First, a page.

"To finally finish this after so many years and to see my sister to also finish at the same time, I could not help but reminisce on all those extra tutorials my parents would take us to, and all the sacrifices that they had to make to get us all here. I felt so much pride for our small family," the 28-year-old said.

"My parents are farmers and never went onto tertiary education, and for all their three kids to become doctors was a moment to pause and reflect on God’s grace and blessings on our family. This is truly a testament of God's faithfulness.

"Oprah and I completed it in six years. It may have been six years to complete this degree, but for me it started 10 years ago. 

“I, unfortunately, couldn’t get accepted into the University of Otago medical school. So I decided to do my Bachelor of Science in Neuroscience there instead, and then went to Fiji to chase this dream."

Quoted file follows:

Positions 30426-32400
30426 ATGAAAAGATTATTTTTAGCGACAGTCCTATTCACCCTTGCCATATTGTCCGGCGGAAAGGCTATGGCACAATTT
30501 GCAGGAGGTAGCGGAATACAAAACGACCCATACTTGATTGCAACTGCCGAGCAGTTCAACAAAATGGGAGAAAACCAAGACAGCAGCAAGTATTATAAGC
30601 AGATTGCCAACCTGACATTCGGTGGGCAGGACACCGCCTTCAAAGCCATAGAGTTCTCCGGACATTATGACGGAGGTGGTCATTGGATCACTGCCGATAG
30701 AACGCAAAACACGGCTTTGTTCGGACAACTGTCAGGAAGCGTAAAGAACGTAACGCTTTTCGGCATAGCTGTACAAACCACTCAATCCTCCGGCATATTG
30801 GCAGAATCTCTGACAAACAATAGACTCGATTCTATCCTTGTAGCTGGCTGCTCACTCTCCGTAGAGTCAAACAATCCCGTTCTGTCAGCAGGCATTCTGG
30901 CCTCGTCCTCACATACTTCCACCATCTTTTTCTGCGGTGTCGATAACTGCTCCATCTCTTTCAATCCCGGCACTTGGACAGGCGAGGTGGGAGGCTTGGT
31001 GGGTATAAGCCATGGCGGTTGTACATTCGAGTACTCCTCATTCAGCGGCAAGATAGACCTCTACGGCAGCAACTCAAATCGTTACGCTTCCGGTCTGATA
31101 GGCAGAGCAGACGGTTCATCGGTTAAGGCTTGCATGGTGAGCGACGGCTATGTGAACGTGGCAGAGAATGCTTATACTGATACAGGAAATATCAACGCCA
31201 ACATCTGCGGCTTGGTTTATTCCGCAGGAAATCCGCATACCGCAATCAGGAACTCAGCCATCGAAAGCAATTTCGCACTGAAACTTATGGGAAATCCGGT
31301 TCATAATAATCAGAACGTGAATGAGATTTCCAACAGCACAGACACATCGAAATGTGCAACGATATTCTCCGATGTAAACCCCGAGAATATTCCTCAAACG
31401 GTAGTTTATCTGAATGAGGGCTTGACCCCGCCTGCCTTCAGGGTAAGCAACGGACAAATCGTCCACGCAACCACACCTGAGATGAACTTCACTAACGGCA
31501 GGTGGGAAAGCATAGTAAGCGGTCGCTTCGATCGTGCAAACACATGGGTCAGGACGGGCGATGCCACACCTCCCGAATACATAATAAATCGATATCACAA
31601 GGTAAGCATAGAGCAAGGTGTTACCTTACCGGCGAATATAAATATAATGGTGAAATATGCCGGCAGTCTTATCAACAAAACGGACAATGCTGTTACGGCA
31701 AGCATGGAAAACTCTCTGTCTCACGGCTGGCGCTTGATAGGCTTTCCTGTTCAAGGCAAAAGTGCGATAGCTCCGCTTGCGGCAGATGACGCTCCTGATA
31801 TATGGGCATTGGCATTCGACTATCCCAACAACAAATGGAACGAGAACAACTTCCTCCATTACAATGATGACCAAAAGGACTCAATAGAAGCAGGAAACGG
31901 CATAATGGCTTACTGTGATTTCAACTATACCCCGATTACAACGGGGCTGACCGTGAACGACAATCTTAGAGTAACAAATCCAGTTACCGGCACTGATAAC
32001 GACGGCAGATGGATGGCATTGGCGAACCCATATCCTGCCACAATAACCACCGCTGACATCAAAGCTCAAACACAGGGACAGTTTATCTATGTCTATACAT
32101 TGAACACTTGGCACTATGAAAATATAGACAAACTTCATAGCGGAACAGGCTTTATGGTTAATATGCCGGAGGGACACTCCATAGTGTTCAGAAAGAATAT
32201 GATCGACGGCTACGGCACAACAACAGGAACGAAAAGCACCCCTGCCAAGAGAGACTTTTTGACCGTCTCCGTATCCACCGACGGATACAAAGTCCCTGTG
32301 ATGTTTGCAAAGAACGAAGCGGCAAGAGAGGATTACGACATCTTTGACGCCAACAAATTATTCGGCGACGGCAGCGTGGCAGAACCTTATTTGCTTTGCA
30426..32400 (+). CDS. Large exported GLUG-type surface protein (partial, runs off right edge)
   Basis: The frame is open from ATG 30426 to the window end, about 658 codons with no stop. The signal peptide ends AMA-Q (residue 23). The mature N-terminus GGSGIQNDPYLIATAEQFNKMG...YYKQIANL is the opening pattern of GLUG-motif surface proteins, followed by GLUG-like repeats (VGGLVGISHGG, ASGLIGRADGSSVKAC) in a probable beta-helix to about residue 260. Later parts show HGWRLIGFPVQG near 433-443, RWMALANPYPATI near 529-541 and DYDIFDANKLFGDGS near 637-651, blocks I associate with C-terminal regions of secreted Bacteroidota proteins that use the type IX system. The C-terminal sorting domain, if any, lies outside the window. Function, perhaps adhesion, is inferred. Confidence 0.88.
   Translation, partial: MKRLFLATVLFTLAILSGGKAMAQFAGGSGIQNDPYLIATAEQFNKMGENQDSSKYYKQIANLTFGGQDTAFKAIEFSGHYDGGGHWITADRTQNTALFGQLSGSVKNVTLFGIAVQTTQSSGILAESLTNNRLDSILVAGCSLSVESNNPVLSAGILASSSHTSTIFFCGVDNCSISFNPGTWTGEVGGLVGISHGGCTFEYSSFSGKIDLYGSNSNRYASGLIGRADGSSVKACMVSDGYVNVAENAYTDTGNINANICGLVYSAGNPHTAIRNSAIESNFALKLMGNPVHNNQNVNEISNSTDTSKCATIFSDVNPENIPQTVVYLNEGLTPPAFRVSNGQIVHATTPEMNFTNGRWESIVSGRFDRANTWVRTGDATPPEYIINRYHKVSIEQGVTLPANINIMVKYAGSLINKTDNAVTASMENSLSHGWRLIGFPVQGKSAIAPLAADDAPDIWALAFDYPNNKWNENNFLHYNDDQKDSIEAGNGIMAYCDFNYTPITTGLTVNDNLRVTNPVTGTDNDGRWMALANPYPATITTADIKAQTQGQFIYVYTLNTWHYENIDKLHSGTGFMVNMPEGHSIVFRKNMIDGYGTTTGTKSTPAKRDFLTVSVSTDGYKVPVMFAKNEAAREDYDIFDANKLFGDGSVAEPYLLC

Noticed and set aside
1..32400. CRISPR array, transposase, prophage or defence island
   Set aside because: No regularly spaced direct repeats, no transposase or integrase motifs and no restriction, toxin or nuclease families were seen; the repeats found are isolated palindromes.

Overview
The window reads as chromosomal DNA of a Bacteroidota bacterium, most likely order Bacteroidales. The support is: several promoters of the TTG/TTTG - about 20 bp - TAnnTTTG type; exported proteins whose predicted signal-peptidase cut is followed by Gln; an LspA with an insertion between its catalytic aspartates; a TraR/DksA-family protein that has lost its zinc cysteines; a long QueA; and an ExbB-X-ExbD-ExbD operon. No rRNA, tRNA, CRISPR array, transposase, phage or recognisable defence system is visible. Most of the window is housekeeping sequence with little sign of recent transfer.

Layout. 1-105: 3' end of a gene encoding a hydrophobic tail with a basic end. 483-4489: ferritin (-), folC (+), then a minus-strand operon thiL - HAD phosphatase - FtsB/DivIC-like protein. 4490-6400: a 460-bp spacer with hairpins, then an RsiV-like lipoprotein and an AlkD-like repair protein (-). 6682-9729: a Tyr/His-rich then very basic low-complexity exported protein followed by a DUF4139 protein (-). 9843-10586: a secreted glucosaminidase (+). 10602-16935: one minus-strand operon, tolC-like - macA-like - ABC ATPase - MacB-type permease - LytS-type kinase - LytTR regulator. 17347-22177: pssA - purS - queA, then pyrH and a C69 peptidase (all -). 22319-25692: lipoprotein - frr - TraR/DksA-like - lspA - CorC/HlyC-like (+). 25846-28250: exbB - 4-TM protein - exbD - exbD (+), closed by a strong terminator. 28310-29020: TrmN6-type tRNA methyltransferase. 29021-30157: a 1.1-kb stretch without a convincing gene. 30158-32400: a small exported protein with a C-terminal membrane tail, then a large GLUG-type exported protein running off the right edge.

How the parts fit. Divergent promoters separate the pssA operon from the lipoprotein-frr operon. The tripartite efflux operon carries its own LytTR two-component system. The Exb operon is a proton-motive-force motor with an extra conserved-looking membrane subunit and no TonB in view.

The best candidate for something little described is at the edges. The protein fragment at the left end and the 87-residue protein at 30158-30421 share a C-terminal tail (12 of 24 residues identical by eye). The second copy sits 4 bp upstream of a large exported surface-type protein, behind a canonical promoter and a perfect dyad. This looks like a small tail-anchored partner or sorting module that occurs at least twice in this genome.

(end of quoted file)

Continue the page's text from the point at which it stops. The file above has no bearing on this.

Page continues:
Both siblings plan to work in New Zealand where their sister Darlene is also based but have hopes of returning to Samoa in the future. 

"My next step is to continue to work in New Zealand in Auckland starting in January 2021. I do plan to return to Samoa at some point in the future,” said Ms Pupi.

“But I do want to learn and experience as much as I can before returning. My priority is to serve the Pacific community to the best of my abilities.”

As for Mr Pupi, he will need to sit for an exam in New Zealand to allow him to practice there.

"For myself, the plan is always to end in Samoa. But for now, I will be sitting an exam that can allow me to practice in NZ with both my siblings.”